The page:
It’s now mandatory to wear a mask outside in Massachusetts, but you probably won't be punished if you leave home without one.
The NBC10 Boston Investigators asked health directors around the state how they’re handling an updated mask order that went into effect Nov. 6. It requires people to wear masks outside at all times — even when standing more than six feet away from others.
Those who break the rule risk a $300 civil fine. But it falls on boards of health in each city and town to enforce the mask mandate. And while masks are now a staple of life during the pandemic, many local officials say they still prefer not to punish scofflaws.
Of nearly 100 communities that responded to an inquiry Monday from the NBC10 Boston Investigators, only three said they’ve handed out citations to people for failing to wear masks in public since Nov. 6. Abington and Manchester issued one citation each, and Nantucket issued five last week. Details regarding the citations weren’t immediately available.
More than 90 other communities said they haven’t cited private individuals for failing to comply with the mask mandate. Many said they’re opting to educate people about COVID-19 rather than punish them.
"Honestly, we found that a lot of people are wearing the masks, which is a good thing," Lawrence Police Chief Roy Vasque told NBC10 Tuesday. "The only area that we find we're having issues is when we may have to go to parties at people's homes and things like that, and that's when we can get into some situations where we're referring them to the Board of Health for follow-up and potential fines being levied."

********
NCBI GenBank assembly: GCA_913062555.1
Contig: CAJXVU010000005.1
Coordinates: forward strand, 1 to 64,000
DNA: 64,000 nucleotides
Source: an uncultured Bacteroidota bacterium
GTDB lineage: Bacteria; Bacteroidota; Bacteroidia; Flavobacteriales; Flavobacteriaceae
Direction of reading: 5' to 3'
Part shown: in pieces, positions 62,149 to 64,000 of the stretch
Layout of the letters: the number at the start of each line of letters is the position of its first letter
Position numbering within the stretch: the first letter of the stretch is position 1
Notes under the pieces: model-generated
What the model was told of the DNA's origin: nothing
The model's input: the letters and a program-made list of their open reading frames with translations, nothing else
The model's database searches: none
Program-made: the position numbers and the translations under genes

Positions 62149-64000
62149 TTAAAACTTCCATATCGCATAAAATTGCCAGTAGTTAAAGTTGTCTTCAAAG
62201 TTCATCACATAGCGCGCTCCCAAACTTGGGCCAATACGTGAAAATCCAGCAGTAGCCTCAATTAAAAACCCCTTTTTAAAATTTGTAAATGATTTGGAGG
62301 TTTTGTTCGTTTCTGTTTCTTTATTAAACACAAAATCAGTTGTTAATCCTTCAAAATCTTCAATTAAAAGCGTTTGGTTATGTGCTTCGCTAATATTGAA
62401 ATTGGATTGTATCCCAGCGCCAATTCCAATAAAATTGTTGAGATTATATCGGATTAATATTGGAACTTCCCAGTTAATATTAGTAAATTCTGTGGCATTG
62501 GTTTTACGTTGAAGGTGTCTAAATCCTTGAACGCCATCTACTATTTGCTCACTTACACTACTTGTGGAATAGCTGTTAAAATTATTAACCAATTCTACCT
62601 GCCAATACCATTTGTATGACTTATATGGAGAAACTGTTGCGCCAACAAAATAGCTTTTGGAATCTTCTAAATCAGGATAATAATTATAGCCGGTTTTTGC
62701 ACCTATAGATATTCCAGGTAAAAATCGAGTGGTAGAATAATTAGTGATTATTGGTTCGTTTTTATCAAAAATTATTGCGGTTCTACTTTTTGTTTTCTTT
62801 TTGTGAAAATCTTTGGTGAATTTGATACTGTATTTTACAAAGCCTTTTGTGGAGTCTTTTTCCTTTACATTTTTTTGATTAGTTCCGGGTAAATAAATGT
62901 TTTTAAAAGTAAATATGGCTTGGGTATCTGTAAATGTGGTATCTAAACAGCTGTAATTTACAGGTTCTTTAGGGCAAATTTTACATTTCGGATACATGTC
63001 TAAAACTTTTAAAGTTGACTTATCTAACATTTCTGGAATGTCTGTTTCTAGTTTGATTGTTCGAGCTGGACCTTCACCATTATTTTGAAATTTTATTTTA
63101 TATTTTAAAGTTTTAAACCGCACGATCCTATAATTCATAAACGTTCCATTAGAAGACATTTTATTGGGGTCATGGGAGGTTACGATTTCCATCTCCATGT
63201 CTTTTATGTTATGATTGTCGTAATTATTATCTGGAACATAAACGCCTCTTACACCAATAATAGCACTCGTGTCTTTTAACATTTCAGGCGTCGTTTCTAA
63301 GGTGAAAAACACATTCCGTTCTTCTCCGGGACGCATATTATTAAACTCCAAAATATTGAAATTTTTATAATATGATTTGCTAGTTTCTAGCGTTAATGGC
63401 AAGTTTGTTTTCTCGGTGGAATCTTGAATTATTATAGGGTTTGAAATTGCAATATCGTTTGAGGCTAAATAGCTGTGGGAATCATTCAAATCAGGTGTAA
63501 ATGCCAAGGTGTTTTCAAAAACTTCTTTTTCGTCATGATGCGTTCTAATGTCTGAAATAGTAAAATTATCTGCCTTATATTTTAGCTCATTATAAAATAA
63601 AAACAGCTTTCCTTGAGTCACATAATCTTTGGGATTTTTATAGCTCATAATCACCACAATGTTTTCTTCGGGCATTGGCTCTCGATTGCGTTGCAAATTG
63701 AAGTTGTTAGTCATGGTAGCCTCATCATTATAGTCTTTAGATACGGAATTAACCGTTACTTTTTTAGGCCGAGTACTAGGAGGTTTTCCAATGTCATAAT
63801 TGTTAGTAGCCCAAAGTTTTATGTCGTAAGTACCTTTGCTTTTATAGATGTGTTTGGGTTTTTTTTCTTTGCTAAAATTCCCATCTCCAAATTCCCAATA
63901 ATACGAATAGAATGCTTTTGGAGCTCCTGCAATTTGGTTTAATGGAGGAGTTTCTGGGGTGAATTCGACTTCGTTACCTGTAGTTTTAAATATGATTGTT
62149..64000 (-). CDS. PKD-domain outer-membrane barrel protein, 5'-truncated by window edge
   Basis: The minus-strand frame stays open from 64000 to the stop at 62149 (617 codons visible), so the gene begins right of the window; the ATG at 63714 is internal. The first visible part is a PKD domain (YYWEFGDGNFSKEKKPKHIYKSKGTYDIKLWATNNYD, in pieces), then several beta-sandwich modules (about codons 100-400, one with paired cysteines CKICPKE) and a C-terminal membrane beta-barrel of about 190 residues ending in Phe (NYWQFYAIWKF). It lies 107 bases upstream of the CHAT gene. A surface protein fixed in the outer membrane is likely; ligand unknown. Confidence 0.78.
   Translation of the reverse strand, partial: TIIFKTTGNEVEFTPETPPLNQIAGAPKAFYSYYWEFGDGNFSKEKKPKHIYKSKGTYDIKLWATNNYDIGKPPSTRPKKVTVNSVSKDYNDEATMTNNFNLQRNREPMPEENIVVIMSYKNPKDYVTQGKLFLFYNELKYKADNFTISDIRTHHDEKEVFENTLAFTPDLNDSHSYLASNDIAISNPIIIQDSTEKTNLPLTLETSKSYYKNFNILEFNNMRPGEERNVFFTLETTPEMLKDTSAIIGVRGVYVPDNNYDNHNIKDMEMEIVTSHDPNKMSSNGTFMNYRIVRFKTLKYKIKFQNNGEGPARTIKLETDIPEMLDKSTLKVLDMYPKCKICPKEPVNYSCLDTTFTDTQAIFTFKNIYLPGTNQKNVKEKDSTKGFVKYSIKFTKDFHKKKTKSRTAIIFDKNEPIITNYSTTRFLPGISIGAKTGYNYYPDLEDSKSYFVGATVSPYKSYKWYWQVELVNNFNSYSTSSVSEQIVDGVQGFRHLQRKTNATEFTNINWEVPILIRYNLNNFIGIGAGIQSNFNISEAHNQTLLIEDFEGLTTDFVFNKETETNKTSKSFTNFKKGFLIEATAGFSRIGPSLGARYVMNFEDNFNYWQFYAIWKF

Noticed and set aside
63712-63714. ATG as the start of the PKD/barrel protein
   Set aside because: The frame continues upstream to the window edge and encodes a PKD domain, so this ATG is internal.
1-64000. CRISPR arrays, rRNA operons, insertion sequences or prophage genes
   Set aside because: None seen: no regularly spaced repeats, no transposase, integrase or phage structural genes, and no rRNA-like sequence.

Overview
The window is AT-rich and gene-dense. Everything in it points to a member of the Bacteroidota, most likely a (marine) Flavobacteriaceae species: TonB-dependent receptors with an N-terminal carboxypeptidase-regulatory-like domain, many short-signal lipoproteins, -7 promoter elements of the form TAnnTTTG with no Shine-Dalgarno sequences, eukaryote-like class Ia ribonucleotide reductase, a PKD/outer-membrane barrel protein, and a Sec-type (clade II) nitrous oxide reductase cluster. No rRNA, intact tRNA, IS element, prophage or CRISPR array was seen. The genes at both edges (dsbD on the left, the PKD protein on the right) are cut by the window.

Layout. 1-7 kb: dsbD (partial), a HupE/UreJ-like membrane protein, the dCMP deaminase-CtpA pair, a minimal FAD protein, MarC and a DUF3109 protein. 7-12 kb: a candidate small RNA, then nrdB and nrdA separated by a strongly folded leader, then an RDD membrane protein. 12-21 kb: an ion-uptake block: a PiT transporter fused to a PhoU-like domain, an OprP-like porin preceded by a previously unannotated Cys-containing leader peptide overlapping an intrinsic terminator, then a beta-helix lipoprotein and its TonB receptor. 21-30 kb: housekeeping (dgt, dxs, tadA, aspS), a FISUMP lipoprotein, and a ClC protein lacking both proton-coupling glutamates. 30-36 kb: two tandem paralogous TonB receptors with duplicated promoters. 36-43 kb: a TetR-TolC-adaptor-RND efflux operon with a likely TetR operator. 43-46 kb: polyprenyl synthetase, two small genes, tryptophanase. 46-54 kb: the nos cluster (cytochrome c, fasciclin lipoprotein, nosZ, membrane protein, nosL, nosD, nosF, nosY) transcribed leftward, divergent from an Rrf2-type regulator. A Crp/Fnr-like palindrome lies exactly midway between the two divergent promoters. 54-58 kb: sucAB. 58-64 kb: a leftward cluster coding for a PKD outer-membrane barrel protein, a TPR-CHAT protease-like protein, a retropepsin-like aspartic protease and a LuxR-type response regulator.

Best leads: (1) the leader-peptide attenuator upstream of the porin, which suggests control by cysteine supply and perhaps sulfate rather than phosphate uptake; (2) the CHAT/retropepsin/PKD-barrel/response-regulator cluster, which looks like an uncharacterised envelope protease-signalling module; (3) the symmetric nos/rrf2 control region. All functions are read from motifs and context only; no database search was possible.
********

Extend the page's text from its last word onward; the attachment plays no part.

A spokesman for the Boston Police Department said he was unaware of whether any citations for violating the mask order have been issued, though he thought it was unlikely. He said officers have been trying to educate people about the disease instead.
Similarly, a spokesman for the city of Worcester said no citations have been issued for going without a mask in public, though businesses are still subject to COVID-19 safety inspections and enforcement action by the city.
Hopkinton was one of the first towns to adopt a local mask regulation. With the exception of two political rallies, compliance with mask orders has been good, according to Health Director Shaun McAuliffe.
Brookline has cited a few businesses, but no individuals, an official there said. Similarly, all citations in Quincy have been to workplaces regarding their employees, according to a representative of the health department.
Natick issued seven warnings, but no fines to date. Holliston Health Director Scott Moles said his department also issued a couple of verbal warnings.
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Blandford's Board of Health is offering "gentle reminders" to wear a mask, according to board member Jennifer Girard. "We are a small town and everyone seems to understand the importance of keeping each other as well as their families safe," she wrote in an email.
Milton took a similar approach, according to Health Director Caroline A. Kinsella.
"The Milton [Board of Health] believes in educating the community, not in punitive fines, during these already challenging times we are facing," she wrote.
Amanda Stone, public health nurse in Mattapoisett, said people are largely complying by state guidelines and public health mandates.
"We're really hoping that people understand that it's a broader concept than just thinking about themselves, the risk reduction strategies that are in place," she said.